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Show that

$$I=\int_{0}^{1}(1-\sqrt[k]{x})^ndx={1\over {k+n\choose n}}$$

My try:

$x=u^k$ then $dx=ku^{k-1}du$

$$I=k\int_{0}^{1}(1-u)^n u^{k-1}du$$

$v=1-u$ then $dv=-du$

$$I=k\int_{0}^{1}v^n(1-v)^{k-1}dv$$

Using the binomial theorem to expand and integrate term by term is tedious, can anyone show me another quick easy way please? Thank you.

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  • $\begingroup$ Your integral is a beta integral. Have you seen this notion ? $\endgroup$ – Jean Marie Dec 28 '16 at 22:44
  • $\begingroup$ That is interesting it changes into. Beta integral. $\endgroup$ – gymbvghjkgkjkhgfkl Dec 28 '16 at 22:49
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Let $y=x^{1/k}$ \begin{align} \int\limits_{0}^{1} (1-x^{1/k})^{n} dx &= k\int\limits_{0}^{1} (1-y)^{n} y^{k-1} dy \\ &= k \mathrm{B}(k,n+1) \\ &= \frac{k\Gamma(k)\Gamma(n+1)}{\Gamma(k+n+1)} \\ &= \frac{k!n!}{(k+n)!} \\ &= {1\over {k+n\choose n}} \end{align}

We have used the beta and gamma functions.

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By integration by parts, $$ B(a,b) = \int_{0}^{1}x^{a-1}(1-x)^{b-1}\,dx = \frac{\Gamma(a)\,\Gamma(b)}{\Gamma(a+b)}\tag{1} $$ so if $m$ and $n$ are natural numbers $$ \int_{0}^{1}x^m(1-x)^{n-1}\,dx = \frac{\Gamma(m+1)\Gamma(n)}{\Gamma(m+n+1)} = \frac{m!(n-1)!}{(m+n)!} = \frac{1}{n\binom{m+n}{n}}.\tag{2}$$ Have a look at Euler's Beta function.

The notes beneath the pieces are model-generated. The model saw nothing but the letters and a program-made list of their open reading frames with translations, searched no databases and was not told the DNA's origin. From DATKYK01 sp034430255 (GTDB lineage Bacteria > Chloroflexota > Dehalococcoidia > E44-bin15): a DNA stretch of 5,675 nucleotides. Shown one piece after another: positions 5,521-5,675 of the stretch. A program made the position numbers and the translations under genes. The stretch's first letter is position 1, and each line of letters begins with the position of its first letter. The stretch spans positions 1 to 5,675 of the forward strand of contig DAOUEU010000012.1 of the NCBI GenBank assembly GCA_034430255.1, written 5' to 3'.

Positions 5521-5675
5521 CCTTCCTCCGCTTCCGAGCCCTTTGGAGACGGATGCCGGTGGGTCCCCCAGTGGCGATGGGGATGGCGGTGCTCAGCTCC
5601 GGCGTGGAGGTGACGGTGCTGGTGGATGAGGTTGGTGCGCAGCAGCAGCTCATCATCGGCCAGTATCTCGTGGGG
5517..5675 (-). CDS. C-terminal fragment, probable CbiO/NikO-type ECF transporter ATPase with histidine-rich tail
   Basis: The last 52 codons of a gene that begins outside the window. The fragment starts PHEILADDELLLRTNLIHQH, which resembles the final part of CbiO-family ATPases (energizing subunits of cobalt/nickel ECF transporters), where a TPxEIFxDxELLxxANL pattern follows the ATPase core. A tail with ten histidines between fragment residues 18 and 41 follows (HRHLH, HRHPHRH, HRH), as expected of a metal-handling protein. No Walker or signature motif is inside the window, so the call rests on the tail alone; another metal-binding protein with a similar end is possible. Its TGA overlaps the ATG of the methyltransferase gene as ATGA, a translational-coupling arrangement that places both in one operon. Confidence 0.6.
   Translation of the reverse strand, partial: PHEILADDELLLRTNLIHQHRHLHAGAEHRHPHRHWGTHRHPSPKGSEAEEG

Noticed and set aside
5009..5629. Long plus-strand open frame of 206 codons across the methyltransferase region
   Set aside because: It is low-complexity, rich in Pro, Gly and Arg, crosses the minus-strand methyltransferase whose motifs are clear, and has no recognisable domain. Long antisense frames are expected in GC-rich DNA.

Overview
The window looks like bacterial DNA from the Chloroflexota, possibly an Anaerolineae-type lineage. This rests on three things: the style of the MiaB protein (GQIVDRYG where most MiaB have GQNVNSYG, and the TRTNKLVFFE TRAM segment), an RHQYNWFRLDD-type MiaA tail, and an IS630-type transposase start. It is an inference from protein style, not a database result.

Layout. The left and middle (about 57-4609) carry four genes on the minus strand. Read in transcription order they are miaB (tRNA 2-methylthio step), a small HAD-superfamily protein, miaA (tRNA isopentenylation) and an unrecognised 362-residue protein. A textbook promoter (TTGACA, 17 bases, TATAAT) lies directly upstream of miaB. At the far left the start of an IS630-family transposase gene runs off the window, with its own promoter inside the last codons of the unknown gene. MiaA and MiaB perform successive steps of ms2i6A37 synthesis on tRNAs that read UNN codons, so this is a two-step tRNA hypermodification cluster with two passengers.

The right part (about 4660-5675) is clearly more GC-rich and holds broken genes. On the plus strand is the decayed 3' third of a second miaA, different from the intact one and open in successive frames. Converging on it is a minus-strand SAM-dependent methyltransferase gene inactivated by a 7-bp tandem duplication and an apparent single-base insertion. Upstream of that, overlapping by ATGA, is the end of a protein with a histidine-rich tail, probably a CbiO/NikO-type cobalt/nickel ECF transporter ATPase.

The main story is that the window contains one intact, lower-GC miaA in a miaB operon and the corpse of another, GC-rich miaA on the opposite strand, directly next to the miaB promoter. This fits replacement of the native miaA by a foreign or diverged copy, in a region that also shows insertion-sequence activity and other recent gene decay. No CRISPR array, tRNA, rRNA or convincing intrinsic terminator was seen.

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Maybe you can try the Laplace transform. Let $f(t)=\int_0^t \tau^a(t-\tau)^b d\tau$, it's easy to compute $\mathcal{L}(f)(s)=\frac{a!b!}{s^{a+b+2}}$, then $f(t)=\frac{a!b!}{(a+b+1)!} t^{a+b+1}$.

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First of all this is true for $n=1$.

Let's assume that it is true for $n=s-1$. Now we proceed to show that this is true for $n=s$.

Now $$I_s=\int_{0}^{1}(1-\sqrt[k]{x})^sdx=x(1-\sqrt[k]{x})^s|_0^1+\frac{s}{k}\int_0^1 x (1-\sqrt[k]{x})^{s-1} x^{\frac{1-k}{k} } dx=\frac{s}{k}\int_{0}^{1}x^{\frac{1}{k}}(1-\sqrt[k]x)^{s-1}=-\frac{s}{k}\int_{0}^{1}-x^{\frac{1}{k}}(1-\sqrt[k]x)^{s-1}=-\frac{s}{k}\int_{0}^{1}(1-x^{\frac{1}{k}})(1-\sqrt[k]x)^{s-1}+\frac{s}{k}I_{s-1}=-\frac{s}{k}I_s+\frac{s}{k}I_{s-1}$$ Then $$I_s \frac{s+k}{k}=\frac{s}{k}{1\over {k+s-1\choose s-1}}$$ Thus $$I_s=\frac{s}{s+k}\times \frac{(s-1)!k!}{(k+s-1)!}=\frac{s!k!}{(s+k)!}=\frac{1}{s+k \choose s}$$

Thus, This is true for all $n$

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